The Canada Council

Producing Canadian Literature: Authors Speak on the Literary Marketplace (Wildfried Laurier UP, 2013) by Kit Dobson and Smaro Kamboureli

Producing Canadian Literature: Authors Speak on the Literary Marketplace (Wildfried Laurier UP, 2013) by Kit Dobson and Smaro Kamboureli. Used with permission from Wilfird Laurier University Press

The Canada Council for the Arts was established in 1957, based largely on a recommendation by the Massey Commission. The Canada Council and its management of funding for artists is a major example of an institution that facilitates cultural production and plays an active role in the social construction of literary value. Funded primarily through an endowment, the Council is a Crown corporation, responsible for providing grants and awards to Canadian artists and cultural producers. A Crown corporation is an enterprise owned by the Crown (or a Provincial Government) that is established by an act of parliament to act in the best interests of Canadians; ideally, a Crown cooperation reports to the relevant minister and is free from political influence.

Like the CBC, the Canada Council is an arms-length organization, meaning that it is supposed to operate free from political pressure from the federal government. As literary critics Kit Dobson and Smaro Kamboureli note, the Canada Council’s programs have shaped the nature of arts funding in Canada. The Council, they note, “disburses millions of dollars to different facets of the culture industries” and without it, “[t]he arts in Canada would look very, very different” (6). As Sarah M. Corse argues, the Canadian government has provided “enormous amounts of money to develop and support a national culture” (58). For example, in 1990–1991, municipal, provincial, and federal government combined spent 5.9 billion dollars on culture (58). About 2.9 billion of that, or 77 percent, came from the federal government to fund institutions like the CBC. Further, according to Corse, in 1992 the Canada Council received 106 million dollars and allocated 98 million to fund about 1,200 artists and about 300 cultural organizations (58). While the raw numbers sound enormous, it is important to put these numbers in perspective. In 1991, total healthcare spending was just under 80 billion dollars. In recent years, funding for culture has been decreasing, at least in part because austerity budgets are eroding support for the arts.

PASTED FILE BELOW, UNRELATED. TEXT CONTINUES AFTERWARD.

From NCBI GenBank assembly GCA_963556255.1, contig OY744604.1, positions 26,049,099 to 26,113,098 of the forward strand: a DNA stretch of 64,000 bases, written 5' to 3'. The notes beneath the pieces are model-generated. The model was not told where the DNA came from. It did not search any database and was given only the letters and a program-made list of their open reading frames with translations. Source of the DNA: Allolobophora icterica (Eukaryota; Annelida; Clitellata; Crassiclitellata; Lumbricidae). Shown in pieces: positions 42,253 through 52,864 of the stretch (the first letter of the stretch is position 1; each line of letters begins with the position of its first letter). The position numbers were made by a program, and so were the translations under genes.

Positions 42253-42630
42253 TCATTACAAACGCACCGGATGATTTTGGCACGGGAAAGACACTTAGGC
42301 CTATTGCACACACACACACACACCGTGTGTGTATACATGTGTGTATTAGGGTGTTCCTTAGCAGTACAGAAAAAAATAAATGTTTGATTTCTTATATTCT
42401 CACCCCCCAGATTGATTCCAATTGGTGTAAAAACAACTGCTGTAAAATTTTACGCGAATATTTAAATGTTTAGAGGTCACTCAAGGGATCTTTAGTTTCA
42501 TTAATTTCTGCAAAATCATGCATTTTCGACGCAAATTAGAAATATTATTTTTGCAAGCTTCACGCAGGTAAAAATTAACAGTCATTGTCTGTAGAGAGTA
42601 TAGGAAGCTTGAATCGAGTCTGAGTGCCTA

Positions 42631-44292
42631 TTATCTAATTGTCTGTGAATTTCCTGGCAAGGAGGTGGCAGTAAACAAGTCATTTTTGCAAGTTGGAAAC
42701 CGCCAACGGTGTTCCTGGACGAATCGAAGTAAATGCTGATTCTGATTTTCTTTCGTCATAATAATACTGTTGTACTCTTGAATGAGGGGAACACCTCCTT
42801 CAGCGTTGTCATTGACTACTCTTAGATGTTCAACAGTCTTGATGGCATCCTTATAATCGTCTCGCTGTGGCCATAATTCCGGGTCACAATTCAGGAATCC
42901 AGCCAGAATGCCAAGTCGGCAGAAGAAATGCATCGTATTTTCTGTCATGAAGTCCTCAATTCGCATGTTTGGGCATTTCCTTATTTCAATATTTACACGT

To understand the work of the Canada Council it is helpful to distinguish between grants and awards/prizes. A grant is an amount of money given to artists to support them while they work on a project. Grants can also be given to publishers and journals as a means of enabling them to start or continue publishing. Grants given by the Canada Council, or by provincial arts-granting bodies, can range in size from a few hundred dollars to several thousand dollars. Artists apply for grants by writing applications and are usually submitted without the author’s name or identifying marks. Writers will typically compete against other writers in their field, and these “blind” applications are reviewed by a body of peers, who are also not identified. This creates a “double-blind expert peer review” process.

A portrait of Margaret Atwood, 1980.

A portrait of Margaret Atwood, 1980. Charles Pachter. Library and Archives Canada, R11346-1, C-151800

Grants are adjudicated by a body of experts, which often includes other writers (including novelists, poets, and dramatists), but these committees can also include prominent cultural critics and academics. The idea behind awarding grants is it allows writers to, as Margaret Atwood says, “buy the time to do their writing” (O’Reilly n. pag.). For literature, the Canada Council awards grants in various categories, such as for emerging writers who wish to finish a book, new publishing houses that are trying to get off the ground, and for more established writers and publishers looking for support.

In contrast, a prize or award is given to writers after they have published their works, and these prizes can have a direct impact on the sales of a given title. The Canada Council does this primarily through administering the Governor General’s Awards. These awards are given to writers each year, and they ostensibly represent the best books published in a given year by a Canadian in a given genre. The award process is not blind. The judges know whose books they are reading, and the writers can sometimes find out who the judges are. At the risk of oversimplifying, it could be said that grants enable writers to write whereas prizes recognize writers who have accomplished something the jury perceives as significant. (See the chapter on Paratexts and Literary Value for more on literary prizes.)